Back from the Dead
Bringing back the dead is a tricky business, story-wise. For a major character to die adds gravitas. It gains our sympathy; it makes us take the story more seriously.
But in adventure stories, characters who die have a pretty good chance of turning up again later. This has become such a convention that we are often adjured not to assume someone’s dead unless you actually see the body.
There’s a strong temptation for a writer to save a beloved (and sometimes lucrative) character; yet the return undermines the impact of the death. Are there ways to manage that dilemma?
The White Rider
The theme of one who was dead who turns up alive has a very long history—as we may note particularly in this Easter season. For the literary trope, however, I think of Gandalf in The Lord of the Rings as the the ur-example. Gandalf’s loss is appalling for the reader, and his reappearance is a classic example of the sudden turn beyond hope that Tolkien called “eucatastrophe.”
LotR comes early enough in the history of modern high fantasy that it may have been unexpected, at that time, for a character to really die and then come back. Merely apparent death is much more common—even in LotR. An article I read once observed how frequently someone is thought to be dead in the course of the story. For example, Aragorn thinks Frodo has been killed by an orc-spear in the Mines of Moria (Book II, Ch. 5). Sam assumes Shelob has killed Frodo, when in fact the spider has merely put him into a coma (Book IV, Ch. 10). Éomer believes Éowyn is dead, but when she’s borne back to the city she is found to be alive (Book V, Ch. 6). Et cetera.
Gandalf, on the other hand, really does die at the end of his extensive combat with the Balrog. But this isn’t as fatal as it seems. Gandalf is a semi-divine spirit, one of the Maiar, and his mission in Middle-Earth is not yet complete. He says: “Naked I was sent back—for a brief time, until my task is done” (Book III, ch. 5). The “naked” is not simply a bodily description. In passing “through fire and deep water,” he has given up his old self, Gandalf the Grey, and become an elevated version, Gandalf 2.0, the White Rider.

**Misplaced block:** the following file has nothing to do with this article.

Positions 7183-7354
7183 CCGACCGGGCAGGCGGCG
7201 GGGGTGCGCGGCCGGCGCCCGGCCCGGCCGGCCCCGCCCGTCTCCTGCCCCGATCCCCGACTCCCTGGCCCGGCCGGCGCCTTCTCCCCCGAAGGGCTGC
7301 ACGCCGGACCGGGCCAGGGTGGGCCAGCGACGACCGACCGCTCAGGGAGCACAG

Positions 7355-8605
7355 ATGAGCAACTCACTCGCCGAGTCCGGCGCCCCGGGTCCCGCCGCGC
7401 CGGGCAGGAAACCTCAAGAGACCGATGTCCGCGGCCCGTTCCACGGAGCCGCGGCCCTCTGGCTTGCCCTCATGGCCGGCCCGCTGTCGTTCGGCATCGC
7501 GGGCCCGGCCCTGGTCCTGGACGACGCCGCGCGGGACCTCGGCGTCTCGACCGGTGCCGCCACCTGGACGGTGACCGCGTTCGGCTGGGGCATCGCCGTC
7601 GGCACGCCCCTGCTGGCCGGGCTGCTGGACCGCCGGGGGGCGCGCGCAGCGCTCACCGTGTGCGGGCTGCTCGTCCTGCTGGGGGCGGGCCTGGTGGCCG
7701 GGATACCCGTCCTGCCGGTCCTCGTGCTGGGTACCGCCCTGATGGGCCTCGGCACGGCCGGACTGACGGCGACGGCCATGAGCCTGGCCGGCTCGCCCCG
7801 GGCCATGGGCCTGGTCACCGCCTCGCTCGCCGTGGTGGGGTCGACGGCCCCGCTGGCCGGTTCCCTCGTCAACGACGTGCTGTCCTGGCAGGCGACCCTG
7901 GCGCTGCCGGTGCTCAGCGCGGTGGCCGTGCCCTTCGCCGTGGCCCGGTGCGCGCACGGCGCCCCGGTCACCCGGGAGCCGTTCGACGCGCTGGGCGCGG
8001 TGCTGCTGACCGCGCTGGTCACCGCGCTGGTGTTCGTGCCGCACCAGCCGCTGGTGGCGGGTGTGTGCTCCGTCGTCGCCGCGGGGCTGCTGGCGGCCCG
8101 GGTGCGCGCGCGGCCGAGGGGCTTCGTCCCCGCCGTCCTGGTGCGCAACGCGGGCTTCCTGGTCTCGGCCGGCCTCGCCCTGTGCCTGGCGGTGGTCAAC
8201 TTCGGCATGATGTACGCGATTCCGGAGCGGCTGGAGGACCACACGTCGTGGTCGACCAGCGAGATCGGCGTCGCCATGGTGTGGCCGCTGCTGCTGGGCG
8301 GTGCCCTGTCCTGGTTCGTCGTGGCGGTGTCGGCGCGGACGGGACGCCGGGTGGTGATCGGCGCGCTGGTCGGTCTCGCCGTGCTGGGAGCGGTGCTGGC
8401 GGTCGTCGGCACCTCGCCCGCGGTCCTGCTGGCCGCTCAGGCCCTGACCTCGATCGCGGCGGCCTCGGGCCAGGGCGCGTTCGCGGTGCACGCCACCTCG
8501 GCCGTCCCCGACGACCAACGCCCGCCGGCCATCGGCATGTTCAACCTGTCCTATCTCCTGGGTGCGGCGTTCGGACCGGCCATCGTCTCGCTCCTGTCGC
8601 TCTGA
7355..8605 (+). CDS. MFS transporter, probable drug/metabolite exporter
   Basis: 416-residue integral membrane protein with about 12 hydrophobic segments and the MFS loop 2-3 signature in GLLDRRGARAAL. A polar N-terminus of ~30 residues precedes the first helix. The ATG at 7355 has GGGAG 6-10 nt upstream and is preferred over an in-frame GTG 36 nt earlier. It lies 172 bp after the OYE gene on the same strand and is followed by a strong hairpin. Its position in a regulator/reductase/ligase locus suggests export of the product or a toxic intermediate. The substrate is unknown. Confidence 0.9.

This is perhaps one clue as to what makes a return from death succeed, in a narrative sense. It isn’t easy, and it isn’t trivial. Gandalf’s being “sent back” is extraordinary, and it changes him in deep ways. To my mind, this death-and-reversal add to the depth and power of the story.
The Descent into Routine
Unfortunately, that’s not always the case. If the return is taken for granted, then we aren’t moved or edified by the dying. We don’t believe it in the first place. In fact, reading or watching a death we know is reversible tends to make us cynical. The writers are playing on our emotions, and we feel manipulated rather than moved.
In the 2016 movie Batman v Superman: Dawn of Justice, Superman dies at the end. Did anyone believe for a minute this death would last? No one is going to kill off such an iconic character. If nothing else (here’s the cynical part), the future income stream from Superman stories is an irresistible lure. Just as with the comic-book “Death of Superman” sequence from which the idea was taken, I suspect my reaction was shared by many: here’s a cheap trick to get our attention.
To be sure, there are some affecting moments in the transition from BvS to Justice League (2017), in which Superman is revived—partly because reviving him is arduous and difficult, as further discussed below. But those moments are not easily attained. The artifice is too transparent.